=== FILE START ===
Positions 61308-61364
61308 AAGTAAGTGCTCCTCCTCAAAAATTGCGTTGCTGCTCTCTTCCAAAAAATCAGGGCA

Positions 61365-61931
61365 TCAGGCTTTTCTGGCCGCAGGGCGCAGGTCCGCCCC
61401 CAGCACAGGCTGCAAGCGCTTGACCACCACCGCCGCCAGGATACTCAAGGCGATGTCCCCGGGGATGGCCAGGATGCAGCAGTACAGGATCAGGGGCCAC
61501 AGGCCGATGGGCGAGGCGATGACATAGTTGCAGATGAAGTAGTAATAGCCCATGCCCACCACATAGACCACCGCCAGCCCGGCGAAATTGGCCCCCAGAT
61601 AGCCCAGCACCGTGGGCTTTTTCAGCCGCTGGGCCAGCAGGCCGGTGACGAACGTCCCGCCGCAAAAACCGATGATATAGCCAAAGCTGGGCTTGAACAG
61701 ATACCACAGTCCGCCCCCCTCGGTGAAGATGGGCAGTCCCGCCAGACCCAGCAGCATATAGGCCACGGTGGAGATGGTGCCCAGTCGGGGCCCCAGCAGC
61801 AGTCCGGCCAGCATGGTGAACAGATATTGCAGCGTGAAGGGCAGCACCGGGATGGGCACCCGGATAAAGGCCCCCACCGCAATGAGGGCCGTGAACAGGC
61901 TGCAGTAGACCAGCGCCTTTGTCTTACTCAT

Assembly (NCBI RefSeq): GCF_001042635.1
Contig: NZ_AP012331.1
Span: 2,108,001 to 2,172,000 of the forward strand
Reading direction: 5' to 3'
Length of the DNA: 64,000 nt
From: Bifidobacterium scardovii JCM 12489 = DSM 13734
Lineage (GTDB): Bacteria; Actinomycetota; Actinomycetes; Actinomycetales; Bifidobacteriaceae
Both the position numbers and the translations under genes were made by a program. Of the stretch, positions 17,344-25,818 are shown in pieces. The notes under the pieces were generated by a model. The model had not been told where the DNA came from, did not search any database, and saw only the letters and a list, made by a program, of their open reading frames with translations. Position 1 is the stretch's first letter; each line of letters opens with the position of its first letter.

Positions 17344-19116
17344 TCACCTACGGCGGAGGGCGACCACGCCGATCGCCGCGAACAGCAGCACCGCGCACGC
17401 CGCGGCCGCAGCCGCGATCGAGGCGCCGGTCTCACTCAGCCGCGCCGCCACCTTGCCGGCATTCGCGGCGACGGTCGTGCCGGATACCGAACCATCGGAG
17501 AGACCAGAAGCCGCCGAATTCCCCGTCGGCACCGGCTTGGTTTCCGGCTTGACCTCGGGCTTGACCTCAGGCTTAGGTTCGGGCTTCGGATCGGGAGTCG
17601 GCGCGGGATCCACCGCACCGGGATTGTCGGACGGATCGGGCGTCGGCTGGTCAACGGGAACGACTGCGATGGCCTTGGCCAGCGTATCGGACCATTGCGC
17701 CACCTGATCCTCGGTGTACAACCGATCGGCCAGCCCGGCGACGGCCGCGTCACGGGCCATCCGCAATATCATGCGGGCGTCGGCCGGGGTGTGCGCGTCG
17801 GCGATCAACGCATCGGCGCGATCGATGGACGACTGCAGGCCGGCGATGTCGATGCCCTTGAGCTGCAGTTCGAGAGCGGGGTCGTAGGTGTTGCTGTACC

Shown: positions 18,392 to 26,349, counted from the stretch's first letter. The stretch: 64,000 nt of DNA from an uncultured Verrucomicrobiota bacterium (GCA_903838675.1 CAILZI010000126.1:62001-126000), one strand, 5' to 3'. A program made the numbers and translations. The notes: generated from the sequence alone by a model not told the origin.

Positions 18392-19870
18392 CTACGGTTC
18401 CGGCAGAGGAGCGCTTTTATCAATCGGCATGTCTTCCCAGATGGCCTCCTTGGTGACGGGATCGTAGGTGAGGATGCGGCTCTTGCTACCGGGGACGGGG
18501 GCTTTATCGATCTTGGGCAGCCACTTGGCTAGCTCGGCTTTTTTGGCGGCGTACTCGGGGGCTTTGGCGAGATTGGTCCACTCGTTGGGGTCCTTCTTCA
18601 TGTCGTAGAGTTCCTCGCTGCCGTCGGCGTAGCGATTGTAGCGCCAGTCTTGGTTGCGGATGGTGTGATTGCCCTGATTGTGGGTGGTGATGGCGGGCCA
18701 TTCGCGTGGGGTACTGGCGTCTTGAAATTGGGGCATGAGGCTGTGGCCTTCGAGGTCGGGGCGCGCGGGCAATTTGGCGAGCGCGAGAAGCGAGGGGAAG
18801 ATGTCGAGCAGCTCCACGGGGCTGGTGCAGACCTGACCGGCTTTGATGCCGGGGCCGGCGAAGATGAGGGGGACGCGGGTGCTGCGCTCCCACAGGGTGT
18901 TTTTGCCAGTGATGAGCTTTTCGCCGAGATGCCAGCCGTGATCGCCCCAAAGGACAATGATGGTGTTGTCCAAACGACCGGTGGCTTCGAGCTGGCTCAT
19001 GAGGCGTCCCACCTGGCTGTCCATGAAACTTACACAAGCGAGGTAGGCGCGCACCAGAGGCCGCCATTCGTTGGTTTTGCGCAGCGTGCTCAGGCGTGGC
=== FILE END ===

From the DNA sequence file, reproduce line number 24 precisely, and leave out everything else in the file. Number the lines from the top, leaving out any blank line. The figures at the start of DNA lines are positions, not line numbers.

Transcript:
17701 CACCTGATCCTCGGTGTACAACCGATCGGCCAGCCCGGCGACGGCCGCGTCACGGGCCATCCGCAATATCATGCGGGCGTCGGCCGGGGTGTGCGCGTCG